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Tuesday, Nov 19, 2019

Here’s how to make your home smart in a sustainable way

It’s not all smooth sailing when it comes to home automation. See how developers are tackling issues such as slow network speeds, backup and maintenance.

real-estate Updated: Nov 14, 2018 14:00 IST
Aishwarya Iyer
Aishwarya Iyer
Hindustan Times

Smart home are all the rage, but as with any new technology, implementation is key. Would you want a smart home where your curtains, your fire alarm and your front door all respond to different apps; or a smart lock with no facial recognition, which requires you to change your password every two weeks?

As smart technology begins to be integrated in residential construction, companies are juggling multiple apps vs slow network speeds; ease of use against greater security.

For instance, Godrej Properties now offers gas leak and fire alert devices and motion sensors in some homes. “With this, comes the responsibility of energy efficiency and the network plays a major role,” says Anubhav Gupta, head of sustainability and CSR. “One challenge is the local area network. One never knows when there will be fluctuations and system crashes.”

Elsewhere, recent home buyer Satish Shah, 28, an accounts executive from Andheri, has a security system with a numeric code but no additional checks, such as biometric or facial recognition. “It feels risky to me that the system doesn’t check who is entering,” he says. “So I end up changing my password every two weeks.”

There are unanswered questions too, such as what does one do when a smart system crashes?

Vidya Sridhar, 34, a homemaker from Versova, faced this just two months after she turned her home smart in January.

“When the video camera at the entrance hung, the doorbell and lock stopped working too,” she says. “Panic didn’t get me very far. Once I had calmed down, I had to I call the technician and wait three hours until he fixed it.”

Even when everything’s working perfectly, she adds, lights, AC and fans respond to one app, music systems and home theatre to another, curtains and blinds to a third, and the security circuit is different. “By the end of it all, I have about seven apps,” she says.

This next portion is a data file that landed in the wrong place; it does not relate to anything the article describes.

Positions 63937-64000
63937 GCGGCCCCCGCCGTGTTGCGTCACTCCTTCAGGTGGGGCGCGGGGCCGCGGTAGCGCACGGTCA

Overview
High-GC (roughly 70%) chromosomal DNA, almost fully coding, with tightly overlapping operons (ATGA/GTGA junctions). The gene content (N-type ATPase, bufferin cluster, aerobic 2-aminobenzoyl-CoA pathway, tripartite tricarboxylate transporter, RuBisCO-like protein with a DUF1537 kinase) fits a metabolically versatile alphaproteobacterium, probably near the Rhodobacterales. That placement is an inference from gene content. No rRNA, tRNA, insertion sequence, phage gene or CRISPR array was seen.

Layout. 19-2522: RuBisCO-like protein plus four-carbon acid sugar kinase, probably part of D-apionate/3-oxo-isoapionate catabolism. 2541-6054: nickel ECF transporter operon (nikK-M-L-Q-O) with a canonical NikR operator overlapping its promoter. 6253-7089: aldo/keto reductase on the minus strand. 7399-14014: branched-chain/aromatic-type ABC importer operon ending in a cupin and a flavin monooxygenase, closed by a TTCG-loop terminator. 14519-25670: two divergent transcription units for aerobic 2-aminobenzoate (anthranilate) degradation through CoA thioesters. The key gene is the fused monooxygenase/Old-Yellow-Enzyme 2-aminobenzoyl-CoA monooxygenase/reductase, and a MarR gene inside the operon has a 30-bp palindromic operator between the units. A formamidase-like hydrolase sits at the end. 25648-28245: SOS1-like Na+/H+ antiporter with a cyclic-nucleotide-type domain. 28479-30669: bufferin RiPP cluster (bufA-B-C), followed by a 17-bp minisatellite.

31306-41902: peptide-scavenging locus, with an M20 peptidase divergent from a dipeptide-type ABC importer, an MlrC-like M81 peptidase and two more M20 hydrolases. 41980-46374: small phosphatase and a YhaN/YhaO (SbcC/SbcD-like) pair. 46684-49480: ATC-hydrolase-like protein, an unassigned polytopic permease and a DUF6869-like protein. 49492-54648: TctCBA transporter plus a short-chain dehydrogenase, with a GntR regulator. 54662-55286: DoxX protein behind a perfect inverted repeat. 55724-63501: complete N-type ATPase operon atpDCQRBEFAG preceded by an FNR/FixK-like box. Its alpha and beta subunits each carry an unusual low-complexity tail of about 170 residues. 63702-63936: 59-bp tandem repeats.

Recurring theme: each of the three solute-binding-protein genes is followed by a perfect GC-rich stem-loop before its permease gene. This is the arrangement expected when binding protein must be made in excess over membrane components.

She is now planning to hire a startup to migrate all the smart facilities onto one app or website.

“While automation and the internet of things can make things easier, they also hold potential for malfunction and maintenance can turn tedious,” says Farshid Cooper, managing director at Spenta developers. “It’s a good idea to always have a manual system as back-up. Also, avoid budget devices and installers. It is better to have a builder install smart systems from the start, or hire a contractor if it has to be done after the building is up.”


People opting for connected homes should also be properly trained, says Ashish Hingorani, founder of home automation firm Avenue Sounds. “We integrate our voice recognition systems and smart devices to one point of control, a single switch, and we found that people didn’t realise that when they were cleaning or leaving the house, they shouldn’t turn off that main switch. So we have training sessions with our customers, more than once, if necessary,” Ashish says.

Glitches, for the large part, are just steps towards advancement, points out Pankaj Kapoor, managing director of realty consultancy Liases Foras. “The age of smart homes is just arriving in the country and the teething problems will soon be resolved,” he adds. “With more automation companies and cloud services emerging, the market is set to grow in terms of both supply and demand.”